Worms World Party
I don't even know why I bought this. Probably because it was a quid, but thinking about it that quid could have been spent on something else. Like a chocolate chip flapjack and a copy of The Sun. Oh well. Anyway, back to Worms. Like Armageddon, World Party sees you take control of a team of sadistic worms who must defeat a similar team with all manner of outlandish weaponry. These (turn based) battles take place in some very strange Lemmings-like environments and most of the explosions take huge chunks out of the floors and walls meaning that you can shape the landscape to your benefit or hindrance of the enemy team. The thing is, Worms is meant to be played as a multi-player game so if you have no friends (like me), it can be an unrewarding experience. Aesthetically, World Party is very colourful and even though it looks quite basic, the visuals perform their function perfectly. The 'World Party' moniker comes from the fact that when it was released, the game allowed gamers from around the globe to battle each other online. I'm not sure if you still can, but considering the Dreamcast has been defunct for nearly a decade now, I'm guessing the servers are now lying in a pool of effluence in an alley somewhere.

The following games I got off that lovely chap known only as Gary, and so arrived in the form of a CD-R titled Dream Shooter 5. Here's a (pretty crap) flip video of the clever interface bit:



Don't tell the Federation Against Copyright Theft (FACT). They'll probably get that fat twat to brand me with that red-hot poker and then lock me up for funding terrorism like all those ne'erdowells selling copied DVDs down the market.


Under Defeat
An awesome helicopter shoot 'em up set in an alternative timeline from our own, Under Defeat is one of those new-ish DC releases. I'm quite new to the whole 'shump' scene so wasn't really expecting much from Under Defeat, but I have to admit that I was quite taken aback by how cool it is. The graphics are all fully 3D and you can change the aspect of the screen from portrait to landscape for a full screen experience (although you have to put your telly on it's side). The best thing about Under Defeat though is the tempo of it all. Wave after wave of brilliantly designed enemies come at you and you can modify the angle that your chopper flies at in order to attack bogies from the side (which helps if they are firing a constant stream of projectiles to their front). The difficulty level is perfectly balanced and the special effects are imply stunning (check out the special screen-filling super weapon!). All in all, one hell of a shooter.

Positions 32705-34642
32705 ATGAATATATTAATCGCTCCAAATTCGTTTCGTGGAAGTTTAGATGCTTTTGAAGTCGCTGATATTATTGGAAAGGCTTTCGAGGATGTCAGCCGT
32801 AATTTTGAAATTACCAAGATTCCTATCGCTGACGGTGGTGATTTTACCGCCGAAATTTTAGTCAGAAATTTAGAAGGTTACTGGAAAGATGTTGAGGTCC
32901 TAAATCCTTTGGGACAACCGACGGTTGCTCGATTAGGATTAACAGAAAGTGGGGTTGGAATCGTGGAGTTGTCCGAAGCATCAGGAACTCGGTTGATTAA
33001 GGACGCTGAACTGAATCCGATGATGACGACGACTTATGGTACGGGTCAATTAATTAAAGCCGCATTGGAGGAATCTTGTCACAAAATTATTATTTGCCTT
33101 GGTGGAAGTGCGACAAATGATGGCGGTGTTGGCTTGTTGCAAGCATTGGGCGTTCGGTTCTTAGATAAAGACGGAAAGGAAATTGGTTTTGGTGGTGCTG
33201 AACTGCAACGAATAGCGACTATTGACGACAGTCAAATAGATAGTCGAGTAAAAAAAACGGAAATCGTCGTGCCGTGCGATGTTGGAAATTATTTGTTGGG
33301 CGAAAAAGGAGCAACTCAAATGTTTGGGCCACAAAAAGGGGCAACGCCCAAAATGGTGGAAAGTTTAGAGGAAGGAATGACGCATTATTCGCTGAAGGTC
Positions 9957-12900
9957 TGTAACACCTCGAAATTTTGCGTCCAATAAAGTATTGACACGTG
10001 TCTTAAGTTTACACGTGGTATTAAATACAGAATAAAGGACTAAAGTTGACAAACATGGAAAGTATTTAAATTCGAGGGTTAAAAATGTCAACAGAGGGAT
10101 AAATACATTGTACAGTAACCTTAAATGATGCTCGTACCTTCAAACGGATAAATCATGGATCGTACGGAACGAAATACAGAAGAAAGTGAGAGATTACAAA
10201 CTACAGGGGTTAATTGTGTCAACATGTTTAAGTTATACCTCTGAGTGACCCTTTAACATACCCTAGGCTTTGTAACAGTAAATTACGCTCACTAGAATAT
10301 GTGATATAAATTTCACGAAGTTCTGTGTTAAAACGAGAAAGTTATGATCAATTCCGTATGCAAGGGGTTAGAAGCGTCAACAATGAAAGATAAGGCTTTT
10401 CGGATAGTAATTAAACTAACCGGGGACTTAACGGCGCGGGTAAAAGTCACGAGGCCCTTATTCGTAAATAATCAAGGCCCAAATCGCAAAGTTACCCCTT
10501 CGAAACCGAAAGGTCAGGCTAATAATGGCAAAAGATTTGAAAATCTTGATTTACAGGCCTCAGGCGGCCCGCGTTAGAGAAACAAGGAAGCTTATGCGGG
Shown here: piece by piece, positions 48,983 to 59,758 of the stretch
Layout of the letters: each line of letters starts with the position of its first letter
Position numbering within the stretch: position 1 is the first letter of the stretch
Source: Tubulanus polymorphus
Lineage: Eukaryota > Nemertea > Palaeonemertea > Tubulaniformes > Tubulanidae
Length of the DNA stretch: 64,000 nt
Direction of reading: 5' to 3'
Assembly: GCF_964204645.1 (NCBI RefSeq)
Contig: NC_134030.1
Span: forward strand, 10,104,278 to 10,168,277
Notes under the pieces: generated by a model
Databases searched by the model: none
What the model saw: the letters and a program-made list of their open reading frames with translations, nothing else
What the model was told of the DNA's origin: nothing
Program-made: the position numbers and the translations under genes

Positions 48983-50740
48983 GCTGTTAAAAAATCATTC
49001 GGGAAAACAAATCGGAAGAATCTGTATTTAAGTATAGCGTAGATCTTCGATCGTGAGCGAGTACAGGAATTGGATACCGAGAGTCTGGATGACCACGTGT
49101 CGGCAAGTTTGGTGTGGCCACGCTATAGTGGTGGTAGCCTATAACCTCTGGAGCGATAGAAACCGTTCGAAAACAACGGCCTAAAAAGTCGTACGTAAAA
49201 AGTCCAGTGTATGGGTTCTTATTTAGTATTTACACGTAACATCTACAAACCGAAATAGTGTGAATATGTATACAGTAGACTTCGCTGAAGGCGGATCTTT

Zero Gunner 2
Another helicopter based shooter, Zero Gunner differs slightly from Under Defeat in that you can fully rotate your craft in order to destroy enemies that come at you from the left, right and behind. Again, the 3D graphics are mightily impressive - as are the end of level bosses. Basically, they start as various pieces of hi-tech military kit (stealth bomber, submarine etc) and when you've worn enough of their energy down they transform into a big fuck-off robot. Kind of like Power Rangers, but without an actor in  shoddy rubber suit. You also get to choose one of three different types of chopper, each with a different pattern of fire and strengths and weaknesses. It's not as good as Under Defeat, but it's still a corking shooter.


Ikaruga